Close
Menu
UP

#IMAGEinspires: How To Ask For A Raise

Do you feel like it’s time you deserved a raise? Anyone in a job will agree that it’s not always easy to bring up the financial side of things, but it’s also about knowing your worth – you’re doing a job to the absolute best of your capabilities (and likely going above and beyond) and your wages should reflect that fairly and accurately. We catch up with some of the nominees for Managment Professional at this year’s IMAGE Businesswoman of the Year Awards for tips on how to broach this often tricky topic with your boss.

Be Confident

Be confident when you present your request – if you have a clear reason for raising the request, you should be better positioned to have a successful outcome – Tanya Day, Director, Oriflame Research & Development Ltd

Understand your value in the market, benchmark similar roles and the salary ranges. Try and get information on the salary bands within your own company as you may need to get a promotion to secure a raise – Natalie McGuiness, Director of Marketing Strategy and Business Development, Mason Hayes & Curan

Know your bottom line, know that your employer has a bottom line and be flexible in reaching an agreement – Kay Connolly, Chief Operating Officer, St. Vincents Hospital 

Know Your Worth

Focus on why you deserve a raise. Leave any comparison to your colleagues and their remuneration package out of the conversation. Everyone is at a time in their life where a bit extra in their pocket would help, whether that’s applying for a mortgage, getting married and so on.  Your professional ability should be justification enough! – Aisling Blake, Managing Director, Radical, Core Media Group

If you do not think your pay is a reflective value of your worth to the company then it is time to ask for a pay rise – Petra Lelovska, Technical Support Manager, New Relic

138300036

Timing Is Important

Don’t leave asking the pay rise question to your annual appraisal, request an interim review to discuss progress against your objectives and I’d suggest asking your boss at this point, perhaps six months out, what results and behaviours they would expect you to demonstrate that might take you to the next pay level – Julie Strang, County Manager, Benefit Cosmetics Ireland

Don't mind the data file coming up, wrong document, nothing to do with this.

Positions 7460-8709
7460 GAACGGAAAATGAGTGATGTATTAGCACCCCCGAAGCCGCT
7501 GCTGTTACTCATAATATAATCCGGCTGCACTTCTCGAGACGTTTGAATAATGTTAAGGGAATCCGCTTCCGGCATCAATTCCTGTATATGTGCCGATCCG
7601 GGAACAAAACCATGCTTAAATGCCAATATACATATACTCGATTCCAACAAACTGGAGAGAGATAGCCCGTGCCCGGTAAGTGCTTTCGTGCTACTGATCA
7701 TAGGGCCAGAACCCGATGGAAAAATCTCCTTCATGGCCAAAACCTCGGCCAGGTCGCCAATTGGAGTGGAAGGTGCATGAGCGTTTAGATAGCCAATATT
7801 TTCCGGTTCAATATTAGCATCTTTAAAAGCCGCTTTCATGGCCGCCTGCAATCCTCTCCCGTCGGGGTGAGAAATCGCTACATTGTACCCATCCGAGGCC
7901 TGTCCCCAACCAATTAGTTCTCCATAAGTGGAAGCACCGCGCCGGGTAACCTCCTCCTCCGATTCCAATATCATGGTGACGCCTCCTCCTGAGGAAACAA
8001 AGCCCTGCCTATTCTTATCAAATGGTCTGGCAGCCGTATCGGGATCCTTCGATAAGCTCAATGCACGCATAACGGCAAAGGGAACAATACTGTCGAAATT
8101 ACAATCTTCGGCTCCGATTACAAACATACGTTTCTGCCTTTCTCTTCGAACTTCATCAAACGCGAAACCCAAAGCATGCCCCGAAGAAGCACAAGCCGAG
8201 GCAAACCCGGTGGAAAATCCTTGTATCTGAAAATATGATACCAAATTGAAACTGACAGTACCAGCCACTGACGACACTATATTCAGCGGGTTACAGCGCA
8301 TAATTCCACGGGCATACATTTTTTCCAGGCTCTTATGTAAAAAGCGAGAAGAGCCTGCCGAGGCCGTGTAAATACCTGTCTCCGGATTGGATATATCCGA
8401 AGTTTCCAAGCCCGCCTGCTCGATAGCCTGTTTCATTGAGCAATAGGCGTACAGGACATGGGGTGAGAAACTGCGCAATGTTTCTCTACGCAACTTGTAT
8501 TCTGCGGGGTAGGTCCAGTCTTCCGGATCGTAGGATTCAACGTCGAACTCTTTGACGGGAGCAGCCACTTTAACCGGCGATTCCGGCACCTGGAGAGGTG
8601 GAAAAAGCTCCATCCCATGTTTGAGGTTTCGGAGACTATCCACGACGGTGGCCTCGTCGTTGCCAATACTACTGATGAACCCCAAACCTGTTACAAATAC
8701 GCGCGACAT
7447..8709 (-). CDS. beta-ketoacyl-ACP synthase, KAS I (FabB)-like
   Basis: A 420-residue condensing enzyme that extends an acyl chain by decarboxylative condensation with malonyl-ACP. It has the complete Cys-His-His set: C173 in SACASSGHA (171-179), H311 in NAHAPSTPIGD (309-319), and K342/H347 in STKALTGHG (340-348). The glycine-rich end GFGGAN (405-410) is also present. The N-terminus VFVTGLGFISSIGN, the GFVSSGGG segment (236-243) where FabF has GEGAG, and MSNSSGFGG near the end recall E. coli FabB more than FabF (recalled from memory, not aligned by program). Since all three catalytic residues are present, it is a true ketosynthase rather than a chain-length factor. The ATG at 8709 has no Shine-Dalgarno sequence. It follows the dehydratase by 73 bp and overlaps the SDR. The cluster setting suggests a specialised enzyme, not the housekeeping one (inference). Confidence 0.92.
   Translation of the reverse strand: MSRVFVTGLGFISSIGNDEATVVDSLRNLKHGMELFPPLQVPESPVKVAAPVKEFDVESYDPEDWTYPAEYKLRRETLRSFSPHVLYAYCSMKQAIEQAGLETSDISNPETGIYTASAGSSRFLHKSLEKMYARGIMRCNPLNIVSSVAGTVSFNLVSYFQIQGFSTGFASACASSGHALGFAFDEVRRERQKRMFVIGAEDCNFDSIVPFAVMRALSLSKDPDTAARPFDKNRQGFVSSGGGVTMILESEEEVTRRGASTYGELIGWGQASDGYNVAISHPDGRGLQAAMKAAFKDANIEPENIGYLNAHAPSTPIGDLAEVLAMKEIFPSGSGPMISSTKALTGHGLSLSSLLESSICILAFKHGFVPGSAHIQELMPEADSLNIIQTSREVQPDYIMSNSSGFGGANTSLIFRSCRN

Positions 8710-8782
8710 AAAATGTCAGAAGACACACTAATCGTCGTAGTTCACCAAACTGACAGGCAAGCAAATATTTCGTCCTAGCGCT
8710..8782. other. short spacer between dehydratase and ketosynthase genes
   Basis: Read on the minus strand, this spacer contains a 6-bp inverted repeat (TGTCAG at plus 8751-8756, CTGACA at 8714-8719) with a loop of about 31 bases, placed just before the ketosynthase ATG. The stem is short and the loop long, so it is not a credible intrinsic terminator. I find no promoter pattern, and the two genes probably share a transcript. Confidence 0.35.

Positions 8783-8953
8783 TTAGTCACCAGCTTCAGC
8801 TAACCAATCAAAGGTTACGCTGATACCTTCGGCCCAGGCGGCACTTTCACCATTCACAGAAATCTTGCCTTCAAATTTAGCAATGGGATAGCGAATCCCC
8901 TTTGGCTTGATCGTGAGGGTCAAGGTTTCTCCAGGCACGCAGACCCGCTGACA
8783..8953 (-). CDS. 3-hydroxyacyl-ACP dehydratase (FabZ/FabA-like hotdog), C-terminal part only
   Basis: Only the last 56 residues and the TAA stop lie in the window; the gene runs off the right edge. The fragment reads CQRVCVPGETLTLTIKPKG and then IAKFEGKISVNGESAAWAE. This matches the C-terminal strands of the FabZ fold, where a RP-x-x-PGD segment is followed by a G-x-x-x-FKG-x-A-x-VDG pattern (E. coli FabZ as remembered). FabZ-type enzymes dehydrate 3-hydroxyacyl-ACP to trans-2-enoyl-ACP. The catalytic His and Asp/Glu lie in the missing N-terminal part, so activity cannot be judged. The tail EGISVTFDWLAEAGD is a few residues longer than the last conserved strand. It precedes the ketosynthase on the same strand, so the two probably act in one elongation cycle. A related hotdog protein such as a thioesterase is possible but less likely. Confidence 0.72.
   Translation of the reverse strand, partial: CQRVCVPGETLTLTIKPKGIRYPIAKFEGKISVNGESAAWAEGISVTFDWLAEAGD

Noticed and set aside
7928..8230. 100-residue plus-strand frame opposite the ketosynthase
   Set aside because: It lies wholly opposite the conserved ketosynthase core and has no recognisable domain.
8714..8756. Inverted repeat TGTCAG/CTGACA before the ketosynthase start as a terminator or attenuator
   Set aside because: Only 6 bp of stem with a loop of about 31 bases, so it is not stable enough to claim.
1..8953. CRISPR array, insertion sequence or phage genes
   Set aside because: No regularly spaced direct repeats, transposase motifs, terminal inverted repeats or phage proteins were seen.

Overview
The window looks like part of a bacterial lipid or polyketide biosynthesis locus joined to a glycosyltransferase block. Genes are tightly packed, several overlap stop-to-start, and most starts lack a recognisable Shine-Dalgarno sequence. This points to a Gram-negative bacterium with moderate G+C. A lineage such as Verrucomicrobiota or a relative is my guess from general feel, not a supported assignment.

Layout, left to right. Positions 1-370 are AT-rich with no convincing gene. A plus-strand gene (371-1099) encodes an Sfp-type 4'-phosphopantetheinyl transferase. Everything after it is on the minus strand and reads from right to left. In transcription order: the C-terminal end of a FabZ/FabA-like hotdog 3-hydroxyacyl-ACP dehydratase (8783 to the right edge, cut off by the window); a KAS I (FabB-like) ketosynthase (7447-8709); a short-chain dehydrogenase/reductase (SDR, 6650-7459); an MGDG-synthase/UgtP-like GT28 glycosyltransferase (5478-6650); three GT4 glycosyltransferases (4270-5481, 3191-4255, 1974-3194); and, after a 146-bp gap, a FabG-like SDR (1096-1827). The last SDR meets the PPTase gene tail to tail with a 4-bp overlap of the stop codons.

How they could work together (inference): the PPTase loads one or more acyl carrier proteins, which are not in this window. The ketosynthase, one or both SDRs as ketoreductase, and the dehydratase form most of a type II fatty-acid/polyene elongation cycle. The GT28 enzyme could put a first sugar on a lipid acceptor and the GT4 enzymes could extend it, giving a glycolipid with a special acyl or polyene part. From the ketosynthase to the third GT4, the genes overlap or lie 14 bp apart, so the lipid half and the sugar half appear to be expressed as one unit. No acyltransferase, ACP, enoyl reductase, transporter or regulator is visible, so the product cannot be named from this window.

Look to open to discussion on requesting the raise. Here timing is important, for example requesting a raise during times of cost reduction in an organisation may be viewed as naïve – Tanya Day, Director, Oriflame Research & Development Ltd

Have A Plan B

Have a ‘Plan B’ if a raise isn’t possible.  Consider other options such as training, conferences or even different working hours.  Training, in particular, is good as it might be tax deductible for the company and won’t impact salary overheads – Natalie McGuiness, Director of Marketing Strategy and Business Development, Mason Hayes & Curan

There are two types of a refusal you can get.  The first no comes with a commitment to get a raise once you have achieved additional goals that your boss feels are needed to receive a raise.  The second no is a no which comes accompanied with a list of excuses but no commitment to a future raise based on tangible goals.  In the case of the second one, it may be time to re-evaluate your career path – Petra Lelovska, Technical Support Manager, New Relic  

Footer Banner (1)

Love this? Share it!

What do you think? Add a comment here

@image.ie
Follow us
Close
Read next
Samsung
Truly Gifted: Jules Coll

While their lives look frantic on Snapchat, exotic on Instagram, and they always seem to…